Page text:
I had an idea just now.

Instead of people continuously posting in the MTGO Daily thread, maybe there could be some kind of alert when a Daily is approaching. Maybe like a little countdown timer that starts an hour before the Daily? Not sure. What do other people think?

I'm all for an alert system. Although personally I'm aware of when they're occurring for the most part.

A bit off-topic, and just thinking aloud, but can someone check my math here?:

A 12-player Vintage Daily normatively yields the following records:

After round 1: 6 1-0s, 6 0-1s
After round 2: 3 2-0s, 6 1-1s, 3 0-2 drops
After round 3: 2 3-0s (ideally), 3 2-1s, 6 drops
After round 4: 1 4-0, 3 3-1s, 8 no-prize

They pay a 4-0 record 6 packs and a 3-1 record 3 packs, or 15 packs in total. Packs have MRSP value of $4 each so $60, although resale value of $10 a set or 5 sets for $50 is perhaps more realistic.

They pay $36 in play points to a 4-0 and $18 in play points to the 3-1s for a total of $90. Combined with MSRP for packs this is $150 total if we ignore the 6 Season Qualifying Points for the moment. Divided equally by the 12 players joining, it makes $12.50 in prizes per person. Not bad for a $12 entry. The actual loss in the difference between MSRP and resale value might be offset by the value of the Season QPs earned.

This analysis is overly superficial but it seems like these are not as bad an investment as I once thought - at least they don't seem to be huge WotC moneymakers.

Back on topic - I like the idea of an alert system on this site: either by way of surreptitious countdown timer that we can toggle on/off or by 30-minute and 10-minute toggleable warnings.

last edited by BazaarOfBaghdad

The value of 360 play points is entry into 360 PP worth of events, which is (on average) worth much less than $36

Unpublished article I wrote on that topic here: https://docs.google.com/document/d/1jIX0ojE9g5sZUXzl9Ls1mkwGCAYPdIJZ-uBScAvp5Ic/edit?usp=drive_web

last edited by ajfirecracker

@ajfirecracker can you share that article in the Facebook group so hopefully someone from mtgo staff reads it?
It's awful that you can't buy a few play points if you need ten more for an event or whatever.
Also they need to make a way to buy prizes with pp.

I think the real losers under the new system are the players who lose a lot, that must be expensive.

@BazaarOfBaghdad It assumes perfect collusion between the players. It will sometimes go:

6 1-0, 6 0-1
3 2-0, 6 1-1
1 3-0, 5 2-1 Assuming 0-2 drops and one player gets a bye.
1 4-0, 2 3-1 or 0 4-0, 4 3-1

For $10 in prizes per person. It could be even less if there is players not scooping at X-2. If we assume the downpaired 2-0 wins half the time, the expected prizes are only $11.25 per person. Only with an 80% win percentage or a 60% collusion rate would you break even.

Consider that it does not cost WotC $4 to provide MSRP $4 worth of prizes. It costs them sub-penny amounts. If 12 players colluded to "cheat" the system and split prizes, WotC would still be making what rounds to 100% profit on the event. If this got people to fire dailies that were not already firing, it would be in WotC's best interest to encourage this behavior.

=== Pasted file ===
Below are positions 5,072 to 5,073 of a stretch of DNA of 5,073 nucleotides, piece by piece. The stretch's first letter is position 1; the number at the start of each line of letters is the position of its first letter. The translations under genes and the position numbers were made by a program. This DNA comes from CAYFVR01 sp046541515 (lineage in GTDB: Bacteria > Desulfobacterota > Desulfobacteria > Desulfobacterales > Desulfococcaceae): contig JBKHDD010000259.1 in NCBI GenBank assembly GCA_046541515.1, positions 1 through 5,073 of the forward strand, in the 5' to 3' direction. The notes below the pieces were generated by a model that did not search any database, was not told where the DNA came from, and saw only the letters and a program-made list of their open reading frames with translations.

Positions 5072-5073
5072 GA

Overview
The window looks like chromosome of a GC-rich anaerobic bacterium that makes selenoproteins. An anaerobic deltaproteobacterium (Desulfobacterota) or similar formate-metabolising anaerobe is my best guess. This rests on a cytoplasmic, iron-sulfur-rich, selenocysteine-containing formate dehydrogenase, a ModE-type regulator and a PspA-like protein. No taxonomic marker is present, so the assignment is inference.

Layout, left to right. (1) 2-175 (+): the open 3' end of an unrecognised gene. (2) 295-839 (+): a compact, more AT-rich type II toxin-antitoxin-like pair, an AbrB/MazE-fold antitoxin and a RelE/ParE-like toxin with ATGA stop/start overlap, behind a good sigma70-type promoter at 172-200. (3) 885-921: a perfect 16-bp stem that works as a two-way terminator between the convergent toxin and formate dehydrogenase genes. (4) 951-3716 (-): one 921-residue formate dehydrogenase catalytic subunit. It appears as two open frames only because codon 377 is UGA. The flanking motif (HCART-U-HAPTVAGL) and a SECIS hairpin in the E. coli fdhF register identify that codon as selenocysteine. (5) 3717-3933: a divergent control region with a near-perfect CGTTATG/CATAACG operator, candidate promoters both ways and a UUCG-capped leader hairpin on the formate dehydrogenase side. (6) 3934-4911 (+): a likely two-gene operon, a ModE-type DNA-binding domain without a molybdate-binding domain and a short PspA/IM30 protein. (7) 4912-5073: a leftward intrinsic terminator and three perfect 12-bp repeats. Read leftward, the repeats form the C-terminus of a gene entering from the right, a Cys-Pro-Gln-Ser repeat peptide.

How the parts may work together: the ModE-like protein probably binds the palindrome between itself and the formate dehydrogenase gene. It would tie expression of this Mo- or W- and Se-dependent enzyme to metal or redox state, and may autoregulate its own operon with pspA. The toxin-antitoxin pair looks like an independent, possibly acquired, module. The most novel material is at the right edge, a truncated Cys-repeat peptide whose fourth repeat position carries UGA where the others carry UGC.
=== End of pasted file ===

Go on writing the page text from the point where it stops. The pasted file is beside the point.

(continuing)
If a 13th player wanted to join the event without colluding, nothing about this system would change their chances of winning a prize, either. This is sort of a win-win for everyone involved ...

... Except the colluder, who just spent 4 hours to make 50 cents worth of virtual currency with a real-world value of, idk, 5 cents / hour? If you can read well enough to be posting on TMD, you can probably find a more efficient way to turn time into MTGO cards 😄 Amazon Mechanical Turk?

last edited by Brass Man

@Brass-Man bbd wrote an article about a bot that could play mtgo and turn out a profit of like 2$ an hour or something like that. It was satire of course, but it made me laugh.
Once upon a time a highly skilled magic player from a country with low wages could earn enough on mtgo to do it as a job, play points have ruined that though .


Once upon a time a highly skilled magic player from a country with low wages could earn enough on mtgo to do it as a job, play points have ruined that though .

You can absolutely still make money on magic online, even post play-points ... you just need to be good enough to consistently profit on events (i.e. not colluding and splitting the profits across losing matches). Still, for MOST people, even if you're living in a county with a favorable exchange rate ... if you're good enough at MTG to consistently win enough to profit, chances are pretty good that leverage that skill into money in a more efficient way.

@Brass-Man Turning surplus play points into value via rare-drafting is far less lucrative than if the prizes were all packs to be sold for tickets. You could try to play out the drafts to win cards and more packs, but that takes even more time.

Still, there are usually better ways to earn money than playing Magic. There's also poker and lottery tickets.

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